- The resignations came days after the electric truck maker warned that it had "substantial doubt" about its ability to continue as a going concern in the next year.
- The company named Becky Roof as interim CFO effective immediately.
Lordstown Motors said Monday that CEO Steve Burns and CFO Julio Rodriguez have resigned. The announcement came days after the electric truck maker warned that it had "substantial doubt" about its ability to continue as a going concern in the next year.
Shares of Lordstown, which went public through a special purpose acquisition company in October, slid 18.8% Monday to $9.26.
Lordstown said its lead independent director, Angela Strand, has been appointed executive chairwoman and would oversee the firm's transition until a permanent CEO is identified. The company named Becky Roof as interim CFO, effective immediately.
The resignations come amid an internal investigation of the company's operations into claims by short-seller Hindenburg Research that it misled investors. The Securities and Exchange Commission has opened an inquiry looking at Hindenburg's claims as well as the company's merger with SPAC DiamondPeak Holdings.
Hindenburg accused Lordstown in March of using "fake" orders to raise capital for its Endurance electric pickup. The short seller said the pickup was years away from production, but Lordstown has maintained it's on track to start making the vehicle in September.
Morgan Stanley analyst Adam Jonas said the management change is "an important first step for the company to move forward," including securing necessary new capital.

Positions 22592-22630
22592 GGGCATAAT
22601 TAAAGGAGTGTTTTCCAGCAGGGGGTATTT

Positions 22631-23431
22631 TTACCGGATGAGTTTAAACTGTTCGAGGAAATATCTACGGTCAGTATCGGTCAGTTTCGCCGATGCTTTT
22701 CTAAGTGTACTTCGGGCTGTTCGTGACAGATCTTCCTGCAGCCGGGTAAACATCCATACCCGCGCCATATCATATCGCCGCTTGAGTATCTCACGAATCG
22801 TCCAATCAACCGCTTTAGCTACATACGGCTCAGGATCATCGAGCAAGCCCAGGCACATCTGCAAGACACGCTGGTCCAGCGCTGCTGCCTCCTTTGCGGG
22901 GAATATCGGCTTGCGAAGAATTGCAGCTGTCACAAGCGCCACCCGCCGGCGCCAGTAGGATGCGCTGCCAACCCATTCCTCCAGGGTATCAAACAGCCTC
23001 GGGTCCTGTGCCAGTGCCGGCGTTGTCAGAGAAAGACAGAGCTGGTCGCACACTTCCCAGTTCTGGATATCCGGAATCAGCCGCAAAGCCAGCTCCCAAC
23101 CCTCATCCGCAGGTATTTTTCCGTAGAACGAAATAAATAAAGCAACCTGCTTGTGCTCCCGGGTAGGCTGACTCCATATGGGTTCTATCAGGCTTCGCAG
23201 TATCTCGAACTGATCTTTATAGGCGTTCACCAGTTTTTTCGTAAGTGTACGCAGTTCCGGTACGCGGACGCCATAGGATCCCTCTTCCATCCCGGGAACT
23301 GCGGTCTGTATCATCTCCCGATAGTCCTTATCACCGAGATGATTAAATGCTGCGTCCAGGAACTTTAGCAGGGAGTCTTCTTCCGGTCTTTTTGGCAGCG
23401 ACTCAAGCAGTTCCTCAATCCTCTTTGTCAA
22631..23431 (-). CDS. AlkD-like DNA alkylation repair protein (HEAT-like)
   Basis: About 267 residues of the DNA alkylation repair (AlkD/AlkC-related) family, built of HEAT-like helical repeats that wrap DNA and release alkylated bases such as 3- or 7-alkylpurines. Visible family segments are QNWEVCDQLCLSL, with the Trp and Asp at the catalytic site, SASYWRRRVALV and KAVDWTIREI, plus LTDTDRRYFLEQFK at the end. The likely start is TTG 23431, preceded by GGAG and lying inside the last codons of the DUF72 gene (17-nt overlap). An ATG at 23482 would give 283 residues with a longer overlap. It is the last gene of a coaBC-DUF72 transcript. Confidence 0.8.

"We felt it was untenable for the company to secure necessary new capital with a management team widely seen as potentially not leading the company into the next era of its development," he said Monday in an investor note.
The resignations are the latest fallout at Ohio-based Lordstown. Shares of the aspiring automaker are down 54% this year. Its market cap is about $2 billion.
In May, the company slashed its production guidance for the year and said it will need to raise additional capital.
Lordstown is among a growing group of electric vehicle start-ups going public through deals with SPACs, which have become a popular way of raising money on Wall Street because they have a more streamlined regulatory process than traditional initial public offerings.
The company is scheduled to host media, investors, analysts and others next week at its plant, a former General Motors facility in Ohio. Strand said those plans are still in place.
"We remain committed to delivering on our production and commercialization objectives, holding ourselves to the highest standards of operation and performance and creating value for shareholders," she said in a statement. "Along with the management team, I will continue to work closely with them and the Board to execute on Lordstown's vision for the future of electrified transportation."
Burns is the latest high-profile executive of a SPAC-backed automotive company to resign. Nikola Chairman Trevor Milton, who was CEO ahead of the company's June 2020 IPO, resigned last year amid SEC inquires following a separate Hindenburg Research report that accused Milton and the company of misleading investors.
– CNBC's Michael Bloom and Reuters contributed to this report.